- However, developed countries, including the US, are pushing for inclusion of newer issues like investment facilitation and e-commerce in the agenda.
- India’s position is discussions on new issues could be a red herring and divert attention from priority areas.
- Procurement and public stock-holding for food security are invaluable tools used in developing countries where agriculture is mostly rain-fed and markets are imperfect and not integrated.
- The food security issue concerns several developing nations that provide subsidized food grain to their poor.
- A peace clause exists till a permanent solution is found for the food stockpiling issue.
- This clause has enabled India to continue procurement and stocking of food grain for distribution to the poor under its food security programme without attracting any kind of action from WTO members even if it breaches the 10 per cent subsidy cap as prescribed by the multilateral trade body.
3.2017 Nobel Prize in Chemistry awarded to 3 for ‘capturing life in atomic detail’
Source: The Hindu
Jacques Dubochet, Joachim Frank and Richard Henderson share the prize for developing cryo-electron microscopy.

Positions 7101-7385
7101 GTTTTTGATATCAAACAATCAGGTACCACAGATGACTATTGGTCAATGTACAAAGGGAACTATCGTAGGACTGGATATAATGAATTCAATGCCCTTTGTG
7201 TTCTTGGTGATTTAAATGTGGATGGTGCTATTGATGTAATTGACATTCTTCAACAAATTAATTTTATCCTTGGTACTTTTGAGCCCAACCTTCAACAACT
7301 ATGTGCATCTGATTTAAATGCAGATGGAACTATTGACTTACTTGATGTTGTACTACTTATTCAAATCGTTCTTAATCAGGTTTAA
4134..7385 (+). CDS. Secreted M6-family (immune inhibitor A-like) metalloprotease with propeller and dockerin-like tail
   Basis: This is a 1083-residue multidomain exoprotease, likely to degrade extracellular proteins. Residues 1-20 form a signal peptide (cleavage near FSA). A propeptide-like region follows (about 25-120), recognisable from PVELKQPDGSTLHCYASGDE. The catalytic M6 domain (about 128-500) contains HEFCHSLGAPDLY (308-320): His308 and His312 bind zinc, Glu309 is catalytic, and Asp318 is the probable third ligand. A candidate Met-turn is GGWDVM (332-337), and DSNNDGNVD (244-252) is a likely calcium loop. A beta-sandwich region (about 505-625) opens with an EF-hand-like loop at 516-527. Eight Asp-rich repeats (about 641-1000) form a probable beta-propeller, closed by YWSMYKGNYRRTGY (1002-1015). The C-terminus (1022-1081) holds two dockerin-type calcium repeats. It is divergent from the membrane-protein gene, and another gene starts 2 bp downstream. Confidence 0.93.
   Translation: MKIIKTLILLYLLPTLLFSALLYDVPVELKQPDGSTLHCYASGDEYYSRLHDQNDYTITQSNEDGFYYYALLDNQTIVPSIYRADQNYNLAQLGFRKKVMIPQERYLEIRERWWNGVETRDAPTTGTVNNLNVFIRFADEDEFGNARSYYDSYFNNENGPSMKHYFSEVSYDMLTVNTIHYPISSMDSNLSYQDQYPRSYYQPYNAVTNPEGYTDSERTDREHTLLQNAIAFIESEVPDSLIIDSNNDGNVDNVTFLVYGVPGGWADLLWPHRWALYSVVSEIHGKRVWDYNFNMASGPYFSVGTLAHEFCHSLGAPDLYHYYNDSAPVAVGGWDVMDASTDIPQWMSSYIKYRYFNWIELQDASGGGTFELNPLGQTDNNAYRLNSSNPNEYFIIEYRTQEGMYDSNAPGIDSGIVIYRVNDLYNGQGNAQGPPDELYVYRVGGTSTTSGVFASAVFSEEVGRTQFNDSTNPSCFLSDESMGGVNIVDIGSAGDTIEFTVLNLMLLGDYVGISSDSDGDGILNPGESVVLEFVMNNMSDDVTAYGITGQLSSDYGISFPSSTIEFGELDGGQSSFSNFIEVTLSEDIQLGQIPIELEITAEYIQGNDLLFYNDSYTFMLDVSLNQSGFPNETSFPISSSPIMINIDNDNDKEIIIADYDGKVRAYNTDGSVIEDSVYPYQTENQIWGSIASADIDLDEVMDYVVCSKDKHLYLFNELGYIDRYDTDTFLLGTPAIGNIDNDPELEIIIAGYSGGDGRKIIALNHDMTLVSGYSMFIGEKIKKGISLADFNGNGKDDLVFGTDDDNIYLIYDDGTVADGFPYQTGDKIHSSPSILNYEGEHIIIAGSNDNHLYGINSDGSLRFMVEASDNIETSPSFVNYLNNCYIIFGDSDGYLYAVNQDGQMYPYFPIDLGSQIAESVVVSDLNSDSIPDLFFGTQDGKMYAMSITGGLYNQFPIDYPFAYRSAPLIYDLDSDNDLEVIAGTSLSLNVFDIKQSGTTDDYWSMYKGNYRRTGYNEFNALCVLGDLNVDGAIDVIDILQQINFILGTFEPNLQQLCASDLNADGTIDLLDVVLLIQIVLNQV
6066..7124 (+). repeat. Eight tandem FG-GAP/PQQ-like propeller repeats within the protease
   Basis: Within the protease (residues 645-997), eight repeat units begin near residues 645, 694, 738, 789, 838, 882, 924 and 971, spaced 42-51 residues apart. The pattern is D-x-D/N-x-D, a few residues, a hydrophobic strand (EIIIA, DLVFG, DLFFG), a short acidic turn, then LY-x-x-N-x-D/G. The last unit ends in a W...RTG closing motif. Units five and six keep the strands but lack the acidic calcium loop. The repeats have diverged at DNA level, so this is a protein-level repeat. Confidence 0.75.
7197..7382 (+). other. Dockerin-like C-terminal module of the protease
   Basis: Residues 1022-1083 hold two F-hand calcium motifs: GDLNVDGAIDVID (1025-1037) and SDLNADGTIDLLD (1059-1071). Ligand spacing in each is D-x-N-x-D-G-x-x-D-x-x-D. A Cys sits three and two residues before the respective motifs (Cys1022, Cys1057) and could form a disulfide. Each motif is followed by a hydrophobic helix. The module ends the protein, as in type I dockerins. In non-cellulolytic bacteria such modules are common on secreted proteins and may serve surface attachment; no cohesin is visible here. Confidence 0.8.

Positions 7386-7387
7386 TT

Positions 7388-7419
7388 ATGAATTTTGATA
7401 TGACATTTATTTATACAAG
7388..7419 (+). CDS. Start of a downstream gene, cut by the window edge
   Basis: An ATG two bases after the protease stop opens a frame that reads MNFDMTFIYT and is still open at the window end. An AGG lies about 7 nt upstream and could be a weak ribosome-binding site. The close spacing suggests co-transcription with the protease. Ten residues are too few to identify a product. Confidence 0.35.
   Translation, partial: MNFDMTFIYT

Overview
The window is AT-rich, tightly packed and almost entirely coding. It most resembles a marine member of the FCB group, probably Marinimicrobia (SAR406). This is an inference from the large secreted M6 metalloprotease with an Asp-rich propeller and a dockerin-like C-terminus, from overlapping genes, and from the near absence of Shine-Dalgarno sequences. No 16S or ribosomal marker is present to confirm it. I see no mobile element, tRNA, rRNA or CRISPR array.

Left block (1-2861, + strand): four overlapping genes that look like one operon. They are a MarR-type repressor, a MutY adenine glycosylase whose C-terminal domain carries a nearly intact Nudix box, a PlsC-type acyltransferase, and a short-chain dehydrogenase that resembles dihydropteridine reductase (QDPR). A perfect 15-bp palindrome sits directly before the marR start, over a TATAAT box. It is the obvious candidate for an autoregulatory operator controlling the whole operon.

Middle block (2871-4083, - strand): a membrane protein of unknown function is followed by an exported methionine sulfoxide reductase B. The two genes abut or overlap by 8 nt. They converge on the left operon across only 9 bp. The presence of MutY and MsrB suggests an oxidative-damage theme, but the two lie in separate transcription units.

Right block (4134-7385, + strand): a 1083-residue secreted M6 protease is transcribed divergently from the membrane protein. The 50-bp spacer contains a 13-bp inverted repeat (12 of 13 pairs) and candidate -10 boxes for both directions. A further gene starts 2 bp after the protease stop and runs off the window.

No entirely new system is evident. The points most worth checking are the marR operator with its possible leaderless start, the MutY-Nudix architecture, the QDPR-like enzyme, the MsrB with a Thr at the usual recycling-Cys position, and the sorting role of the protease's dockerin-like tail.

- Swiss researcher Jacques Dubochet and Americans Joachim Frank and Richard Henderson won the 2017 Nobel Prize in Chemistry for developing cryo-electron microscopy, which simplifies and improves the imaging of biomolecules.
- “This method has moved biochemistry into a new era,” the Royal Swedish Academy of Sciences said in a statement on Wednesday awarding the 9 million Swedish crown ($1.1 million) prize.
- Researchers can now freeze biomolecules mid-movement and visualise processes they have never previously seen, which is decisive for both the basic understanding of life’s chemistry and for the development of pharmaceuticals.
Other Nobel prize:
- This year’s Medicine Prize went to three Americans studying circadian rhythms — Jeffrey C. Hall, Michael Rosbash and Michael W. Young.
- The Physics Prize went to Rainer Weiss, Barry Barish and Kip Thorne for detecting gravitational waves.
4.Gene therapy for blindness
Source: The Hindu
- Gene therapy may help reverse blindness by reprogramming cells at the back of the eye to become light sensitive, an Oxford study has found.
- The study, published in the journal Proceedings of the National Academy, made use of a viral vector in order to express a light sensitive protein, melanopsin, in the residual retinal cells in mice, which were blind from retinitis pigmentosa, the most common cause of blindness in young people.